I must be a Vessel....an empty Vessel and that is a lot easier to achieve these days.  Another good thing about aging!!!!!

Need to be an empty vessel?   I bet you can achieve it, you oldie but goodie!

Signing off as I try to decide if one more dark chocolate chip will make me feel more significant or less significant,

Thinking of you,
grateful for your visit to this blog,
Riverwatch, the researcher 

PS  I have just discovered that chocolate has a certain cool ability to make you less concerned about your significance.

Yum!  Is it recess time yet?










Sunday, September 16, 2012

Breened

                                        B R E E N E D

I thought I would write about another normal aspect of aging that we all experience in the twilight zone, a characteristic that is universal.  But I am too happy at the moment to develop it.  And I do not feel like walking over to the stereo, looking for a lonesome song like "Where Are You?" by Enya to create a sad mood so I can blog about the isolation of the aged.
       "the aged":  that's us  (ask any 20 yr.old)
I'll write about our isolation later.

But today it is Vocabulary Building time!
I told you I make up words .  For real.  Here is one I made up about 5 years ago because I couldn't find a word suitable to explain an important verb of life.
I had been out in the sunshine wrapped in a gentle breeze and something great happened to me.  I was breened.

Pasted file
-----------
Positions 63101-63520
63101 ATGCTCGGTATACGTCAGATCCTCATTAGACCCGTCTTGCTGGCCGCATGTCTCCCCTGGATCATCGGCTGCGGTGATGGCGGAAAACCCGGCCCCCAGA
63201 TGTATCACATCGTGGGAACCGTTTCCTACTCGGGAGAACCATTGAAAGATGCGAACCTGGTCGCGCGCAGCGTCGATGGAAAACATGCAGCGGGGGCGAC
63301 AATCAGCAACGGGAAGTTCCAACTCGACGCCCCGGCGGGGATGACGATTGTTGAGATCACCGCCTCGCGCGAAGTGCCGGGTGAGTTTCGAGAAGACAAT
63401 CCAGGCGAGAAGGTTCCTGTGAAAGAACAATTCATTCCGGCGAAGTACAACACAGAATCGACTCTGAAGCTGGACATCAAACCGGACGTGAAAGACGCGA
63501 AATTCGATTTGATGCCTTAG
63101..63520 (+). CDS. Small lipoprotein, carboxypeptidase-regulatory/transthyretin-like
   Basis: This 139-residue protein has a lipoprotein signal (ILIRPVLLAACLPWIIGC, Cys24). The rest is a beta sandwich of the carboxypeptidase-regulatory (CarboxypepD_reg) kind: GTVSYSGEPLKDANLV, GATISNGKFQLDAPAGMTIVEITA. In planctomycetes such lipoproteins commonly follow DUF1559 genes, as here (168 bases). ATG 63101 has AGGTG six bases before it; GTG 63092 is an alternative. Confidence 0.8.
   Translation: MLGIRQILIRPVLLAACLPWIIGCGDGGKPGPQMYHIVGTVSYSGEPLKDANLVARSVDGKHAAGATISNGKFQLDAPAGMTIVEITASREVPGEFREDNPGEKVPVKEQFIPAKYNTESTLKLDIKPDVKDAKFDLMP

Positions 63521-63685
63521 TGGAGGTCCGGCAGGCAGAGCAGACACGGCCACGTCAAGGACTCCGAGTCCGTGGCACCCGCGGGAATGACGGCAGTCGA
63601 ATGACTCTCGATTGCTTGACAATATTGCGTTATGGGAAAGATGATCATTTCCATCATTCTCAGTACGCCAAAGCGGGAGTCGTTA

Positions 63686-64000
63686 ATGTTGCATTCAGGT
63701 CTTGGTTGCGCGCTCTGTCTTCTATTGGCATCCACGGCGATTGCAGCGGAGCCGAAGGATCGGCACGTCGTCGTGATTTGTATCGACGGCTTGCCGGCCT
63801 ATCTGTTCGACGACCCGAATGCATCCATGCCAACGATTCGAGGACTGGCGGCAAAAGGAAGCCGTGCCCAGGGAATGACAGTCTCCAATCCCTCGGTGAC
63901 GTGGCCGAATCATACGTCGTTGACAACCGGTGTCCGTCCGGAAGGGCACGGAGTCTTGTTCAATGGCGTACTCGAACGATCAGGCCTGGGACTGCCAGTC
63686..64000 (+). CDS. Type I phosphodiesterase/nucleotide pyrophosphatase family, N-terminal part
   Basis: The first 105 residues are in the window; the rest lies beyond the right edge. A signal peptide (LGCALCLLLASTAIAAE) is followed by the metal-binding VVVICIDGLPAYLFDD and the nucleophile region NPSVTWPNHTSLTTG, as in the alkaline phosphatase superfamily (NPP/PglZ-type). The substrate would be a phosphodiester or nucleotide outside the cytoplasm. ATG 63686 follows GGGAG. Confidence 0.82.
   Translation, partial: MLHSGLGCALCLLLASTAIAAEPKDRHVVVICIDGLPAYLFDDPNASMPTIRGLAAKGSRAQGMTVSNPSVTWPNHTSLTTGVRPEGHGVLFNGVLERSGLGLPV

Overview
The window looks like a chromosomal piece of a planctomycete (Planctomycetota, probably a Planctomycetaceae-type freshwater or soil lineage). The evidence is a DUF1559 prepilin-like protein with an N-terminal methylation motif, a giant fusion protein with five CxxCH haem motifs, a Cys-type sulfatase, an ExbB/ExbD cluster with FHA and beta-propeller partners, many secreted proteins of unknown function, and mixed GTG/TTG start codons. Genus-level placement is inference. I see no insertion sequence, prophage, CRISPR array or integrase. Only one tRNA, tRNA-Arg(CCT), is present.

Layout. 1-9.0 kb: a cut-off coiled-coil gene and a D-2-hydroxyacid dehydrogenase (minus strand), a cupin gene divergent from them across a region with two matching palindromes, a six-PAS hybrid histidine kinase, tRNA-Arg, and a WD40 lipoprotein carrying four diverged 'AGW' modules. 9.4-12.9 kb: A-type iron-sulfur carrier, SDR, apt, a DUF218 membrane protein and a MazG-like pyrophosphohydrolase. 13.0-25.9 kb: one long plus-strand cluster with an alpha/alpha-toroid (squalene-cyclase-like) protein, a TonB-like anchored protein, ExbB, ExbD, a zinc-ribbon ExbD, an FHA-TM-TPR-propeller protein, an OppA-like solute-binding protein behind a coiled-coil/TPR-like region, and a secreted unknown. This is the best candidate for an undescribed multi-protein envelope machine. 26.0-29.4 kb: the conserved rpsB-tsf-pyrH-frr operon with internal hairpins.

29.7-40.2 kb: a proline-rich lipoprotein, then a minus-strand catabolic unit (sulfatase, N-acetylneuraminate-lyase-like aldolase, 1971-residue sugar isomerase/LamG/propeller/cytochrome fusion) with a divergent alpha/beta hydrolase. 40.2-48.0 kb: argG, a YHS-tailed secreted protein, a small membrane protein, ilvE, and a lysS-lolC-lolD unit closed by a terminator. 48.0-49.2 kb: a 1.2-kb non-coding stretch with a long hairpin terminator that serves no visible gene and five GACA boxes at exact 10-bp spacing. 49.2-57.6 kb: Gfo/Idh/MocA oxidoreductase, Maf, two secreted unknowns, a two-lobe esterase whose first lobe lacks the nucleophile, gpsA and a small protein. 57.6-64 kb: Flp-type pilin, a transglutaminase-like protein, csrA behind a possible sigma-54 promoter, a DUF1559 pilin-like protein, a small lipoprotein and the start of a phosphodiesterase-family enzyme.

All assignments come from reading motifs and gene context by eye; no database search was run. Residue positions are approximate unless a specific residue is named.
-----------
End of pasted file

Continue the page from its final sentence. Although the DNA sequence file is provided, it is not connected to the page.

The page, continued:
I knew it!  And I knew the word for it.  Breen.  (vocabulary comes from afar, as in "up there", you know)

Breen:  to put back together

Not every human can experience being breened and that may be why there was no word for it until I made one up (or had Someone "up there" help me out).

You know your body is laced with sinews that keep you put together.  And some of you people have such genetically flawless sinews (long enough, flexible enough and with excellent eyelets) that no matter what, you never come undone.  You never need breened.
But some of us, especially in my family, come apart at the seams from time to time.  Suddenly our sinews are flapping in the breeze and we are frantically praying, "Father, help me.  I'm coming apart!"
To be "put back together" at a time like that is an incredibly gratifying experience.  It is to be breened!
Sunshine and intimate breezes can breen me.